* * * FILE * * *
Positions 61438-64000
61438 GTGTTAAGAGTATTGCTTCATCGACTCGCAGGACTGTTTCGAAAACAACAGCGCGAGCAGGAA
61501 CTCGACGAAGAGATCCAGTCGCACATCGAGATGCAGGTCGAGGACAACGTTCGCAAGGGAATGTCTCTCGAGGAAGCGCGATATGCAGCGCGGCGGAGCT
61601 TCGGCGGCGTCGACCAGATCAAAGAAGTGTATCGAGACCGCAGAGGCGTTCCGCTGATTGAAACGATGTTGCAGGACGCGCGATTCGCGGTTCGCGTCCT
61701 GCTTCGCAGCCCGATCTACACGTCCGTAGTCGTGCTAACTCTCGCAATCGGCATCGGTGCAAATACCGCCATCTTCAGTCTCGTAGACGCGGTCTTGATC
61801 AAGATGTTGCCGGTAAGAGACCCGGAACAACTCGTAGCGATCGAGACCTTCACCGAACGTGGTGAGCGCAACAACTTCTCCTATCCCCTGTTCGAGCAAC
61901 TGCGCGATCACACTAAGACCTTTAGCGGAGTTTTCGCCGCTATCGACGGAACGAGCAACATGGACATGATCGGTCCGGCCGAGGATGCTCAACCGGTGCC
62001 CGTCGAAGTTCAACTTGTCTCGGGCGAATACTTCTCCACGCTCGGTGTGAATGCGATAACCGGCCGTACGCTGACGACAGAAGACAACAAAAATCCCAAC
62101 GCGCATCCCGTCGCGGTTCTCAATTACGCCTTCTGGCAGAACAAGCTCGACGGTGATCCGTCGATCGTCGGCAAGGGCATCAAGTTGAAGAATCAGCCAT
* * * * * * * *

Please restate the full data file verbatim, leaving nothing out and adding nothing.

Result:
Positions 61438-64000
61438 GTGTTAAGAGTATTGCTTCATCGACTCGCAGGACTGTTTCGAAAACAACAGCGCGAGCAGGAA
61501 CTCGACGAAGAGATCCAGTCGCACATCGAGATGCAGGTCGAGGACAACGTTCGCAAGGGAATGTCTCTCGAGGAAGCGCGATATGCAGCGCGGCGGAGCT
61601 TCGGCGGCGTCGACCAGATCAAAGAAGTGTATCGAGACCGCAGAGGCGTTCCGCTGATTGAAACGATGTTGCAGGACGCGCGATTCGCGGTTCGCGTCCT
61701 GCTTCGCAGCCCGATCTACACGTCCGTAGTCGTGCTAACTCTCGCAATCGGCATCGGTGCAAATACCGCCATCTTCAGTCTCGTAGACGCGGTCTTGATC
61801 AAGATGTTGCCGGTAAGAGACCCGGAACAACTCGTAGCGATCGAGACCTTCACCGAACGTGGTGAGCGCAACAACTTCTCCTATCCCCTGTTCGAGCAAC
61901 TGCGCGATCACACTAAGACCTTTAGCGGAGTTTTCGCCGCTATCGACGGAACGAGCAACATGGACATGATCGGTCCGGCCGAGGATGCTCAACCGGTGCC
62001 CGTCGAAGTTCAACTTGTCTCGGGCGAATACTTCTCCACGCTCGGTGTGAATGCGATAACCGGCCGTACGCTGACGACAGAAGACAACAAAAATCCCAAC
62101 GCGCATCCCGTCGCGGTTCTCAATTACGCCTTCTGGCAGAACAAGCTCGACGGTGATCCGTCGATCGTCGGCAAGGGCATCAAGTTGAAGAATCAGCCAT